Listening to ‘Granny’
By Chris Moon
They call her “Granny Jean.”
I suppose every town has one like her—a quick-witted older lady who overcame hardship and spent her life teaching in the schools and being a fixture in the community. You really don’t need to know her name. You just call her “Granny,” and everyone knows who it is. Everyone has had an experience with “Granny Jean.”
When I came to minister with Stanton (Kentucky) Christian Church, I would see Jean Derickson working across the hall in our preschool. She’s a slender woman, probably not much more than 5 feet tall, with grandmotherly white hair. She helped with the three-year-olds.
It’s not light work when you are working with three-year-olds. They are beyond their “terrible twos,” but every parent knows the “terrible threes” can be even worse! Plus, three-year-olds are more agile than two-year-olds. They’re faster!
But there was Derickson, right in the middle of it. Those little ones knew better than to cross her. They listened to her stern but loving words. “No, you sit down. It’s time to listen,” she would say. And a chubby little person would squirm into a chair at the table where Derickson was sitting, a book propped in front of her.
At some point I wondered, How old is she? I was thinking mid-70s at the most. Her mind was sharp, and she didn’t totter down the hallway, and she would let you know what she was thinking faster than you could think of anything yourself. Then I learned her age. She was 88.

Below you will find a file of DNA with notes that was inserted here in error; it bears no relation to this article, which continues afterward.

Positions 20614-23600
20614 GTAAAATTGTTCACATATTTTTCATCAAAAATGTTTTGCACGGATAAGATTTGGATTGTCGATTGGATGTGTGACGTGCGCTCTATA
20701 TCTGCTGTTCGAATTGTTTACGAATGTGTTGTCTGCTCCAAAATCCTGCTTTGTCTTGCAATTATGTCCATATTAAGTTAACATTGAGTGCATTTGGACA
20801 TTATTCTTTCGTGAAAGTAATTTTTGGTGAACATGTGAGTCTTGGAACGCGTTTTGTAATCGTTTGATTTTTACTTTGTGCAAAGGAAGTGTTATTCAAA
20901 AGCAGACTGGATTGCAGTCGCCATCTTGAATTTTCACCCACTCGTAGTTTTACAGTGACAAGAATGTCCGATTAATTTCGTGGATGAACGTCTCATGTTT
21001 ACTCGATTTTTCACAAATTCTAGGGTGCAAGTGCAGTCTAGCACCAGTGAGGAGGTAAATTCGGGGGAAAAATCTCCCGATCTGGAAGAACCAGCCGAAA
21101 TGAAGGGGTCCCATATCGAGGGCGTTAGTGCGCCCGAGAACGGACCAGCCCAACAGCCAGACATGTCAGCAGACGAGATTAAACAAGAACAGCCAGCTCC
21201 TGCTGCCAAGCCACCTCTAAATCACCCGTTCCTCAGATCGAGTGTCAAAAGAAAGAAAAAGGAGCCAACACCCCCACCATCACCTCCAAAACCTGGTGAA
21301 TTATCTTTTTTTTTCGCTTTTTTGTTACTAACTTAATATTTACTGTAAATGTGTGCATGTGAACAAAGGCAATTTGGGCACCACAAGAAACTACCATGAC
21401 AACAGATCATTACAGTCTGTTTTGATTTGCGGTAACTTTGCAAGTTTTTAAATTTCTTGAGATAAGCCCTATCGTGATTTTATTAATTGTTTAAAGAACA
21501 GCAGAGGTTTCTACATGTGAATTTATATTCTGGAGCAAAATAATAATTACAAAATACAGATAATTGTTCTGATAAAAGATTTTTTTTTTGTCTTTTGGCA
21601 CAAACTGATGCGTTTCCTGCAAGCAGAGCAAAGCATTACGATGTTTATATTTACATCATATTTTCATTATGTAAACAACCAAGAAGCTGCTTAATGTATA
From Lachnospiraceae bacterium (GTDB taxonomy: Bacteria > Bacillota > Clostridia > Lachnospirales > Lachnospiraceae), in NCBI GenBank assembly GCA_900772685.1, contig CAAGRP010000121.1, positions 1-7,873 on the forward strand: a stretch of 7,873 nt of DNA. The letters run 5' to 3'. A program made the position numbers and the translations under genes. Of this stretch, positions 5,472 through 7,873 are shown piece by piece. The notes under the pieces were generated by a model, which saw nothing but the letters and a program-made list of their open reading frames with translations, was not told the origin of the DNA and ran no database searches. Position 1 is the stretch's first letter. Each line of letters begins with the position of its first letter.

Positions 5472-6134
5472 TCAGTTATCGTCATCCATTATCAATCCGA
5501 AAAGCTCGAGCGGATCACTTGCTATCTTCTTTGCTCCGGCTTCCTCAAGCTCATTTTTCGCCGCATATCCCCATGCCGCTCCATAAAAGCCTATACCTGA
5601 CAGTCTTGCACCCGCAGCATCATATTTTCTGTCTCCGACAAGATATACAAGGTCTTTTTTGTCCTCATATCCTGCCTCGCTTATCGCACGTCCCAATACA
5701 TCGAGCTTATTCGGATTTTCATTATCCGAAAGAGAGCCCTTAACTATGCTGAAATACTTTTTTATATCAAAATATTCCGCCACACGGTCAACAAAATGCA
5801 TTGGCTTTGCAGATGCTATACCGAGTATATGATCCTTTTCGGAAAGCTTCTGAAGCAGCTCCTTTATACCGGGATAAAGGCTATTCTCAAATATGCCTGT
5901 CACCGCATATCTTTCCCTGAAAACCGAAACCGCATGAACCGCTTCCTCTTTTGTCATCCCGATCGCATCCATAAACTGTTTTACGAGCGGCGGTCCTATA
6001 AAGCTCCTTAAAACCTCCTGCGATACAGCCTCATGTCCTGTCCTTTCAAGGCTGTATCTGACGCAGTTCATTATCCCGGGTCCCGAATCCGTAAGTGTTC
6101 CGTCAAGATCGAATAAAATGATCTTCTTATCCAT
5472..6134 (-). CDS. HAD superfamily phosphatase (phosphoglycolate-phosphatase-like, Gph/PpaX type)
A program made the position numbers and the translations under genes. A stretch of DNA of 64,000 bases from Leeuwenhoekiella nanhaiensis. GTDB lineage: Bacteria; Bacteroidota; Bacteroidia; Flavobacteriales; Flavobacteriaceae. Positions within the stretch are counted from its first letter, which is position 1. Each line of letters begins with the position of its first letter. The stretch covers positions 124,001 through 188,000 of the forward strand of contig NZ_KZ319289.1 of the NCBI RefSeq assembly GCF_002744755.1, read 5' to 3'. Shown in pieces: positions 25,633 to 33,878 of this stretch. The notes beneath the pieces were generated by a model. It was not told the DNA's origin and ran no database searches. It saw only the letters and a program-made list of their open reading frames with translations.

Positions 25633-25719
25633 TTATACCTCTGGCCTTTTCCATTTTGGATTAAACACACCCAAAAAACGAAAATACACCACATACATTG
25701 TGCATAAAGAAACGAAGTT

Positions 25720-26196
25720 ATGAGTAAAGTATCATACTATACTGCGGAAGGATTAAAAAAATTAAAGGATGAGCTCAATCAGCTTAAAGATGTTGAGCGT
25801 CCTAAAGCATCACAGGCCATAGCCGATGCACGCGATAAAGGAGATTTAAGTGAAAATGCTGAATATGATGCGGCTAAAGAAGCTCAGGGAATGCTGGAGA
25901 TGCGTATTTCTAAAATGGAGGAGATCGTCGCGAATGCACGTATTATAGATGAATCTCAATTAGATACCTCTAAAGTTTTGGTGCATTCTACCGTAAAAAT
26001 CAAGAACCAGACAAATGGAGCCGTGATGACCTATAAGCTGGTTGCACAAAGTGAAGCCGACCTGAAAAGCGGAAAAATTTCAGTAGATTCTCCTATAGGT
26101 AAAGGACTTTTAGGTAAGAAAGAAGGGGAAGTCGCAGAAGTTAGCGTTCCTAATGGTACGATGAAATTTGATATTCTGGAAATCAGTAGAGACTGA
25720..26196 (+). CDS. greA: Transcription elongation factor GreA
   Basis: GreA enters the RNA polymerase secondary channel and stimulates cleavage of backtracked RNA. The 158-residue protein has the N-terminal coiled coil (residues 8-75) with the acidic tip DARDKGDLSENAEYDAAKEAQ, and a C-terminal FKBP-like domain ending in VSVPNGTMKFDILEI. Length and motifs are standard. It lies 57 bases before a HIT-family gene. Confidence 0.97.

That was two years ago, and nothing has changed. The town newspaper published a picture from her 90th birthday party. Again, everyone knows Granny Jean.
“You’ve got to stay active,” Derickson says. “I never will forget, up at the funeral home one night, the funeral home director asked, ‘When are you going to go home and retire?’ And I looked at him and said, ‘Why would I go home and retire and put money in your pocket?’”
She chuckles, “Every time I see him now, he asks, ‘Did you work today?’”
But there’s something about these old-time women—the ones who are fixtures in the church and community and who never seem to slow down. It’s as if God anointed them with some sort of special blessing. They never stop. They always are working. They always are serving—an example that this earthly life doesn’t end until it’s over.
They are the ones cooing over the babies in the nursery, after the worship service doors have closed and the sermon has begun. They are the ones delivering meals to grieving family members. They are the ones who spur the leadership of a church to action about some community need that just must be addressed.
I’m reminded of the old prophetess Anna, who spent many years as a widow. She didn’t stop either—worshipping and fasting day and night. I imagine everyone knew old Anna. Sometimes, maybe, they just put up with her. But they always could count on her presence. She always was there. And she was rewarded that day in the temple when she saw the One she was waiting for (Luke 2:36-38). God used her to speak the good news.
It’s kind of an old-fashioned way of living—this idea of working hard and living the right way until you die. Derickson just says it’s Christian. God uses women in a special way in his kingdom. They are teachers and nurturers. The young learn to lean on them. The mature learn to count on them. It’s part of the design, Derickson says.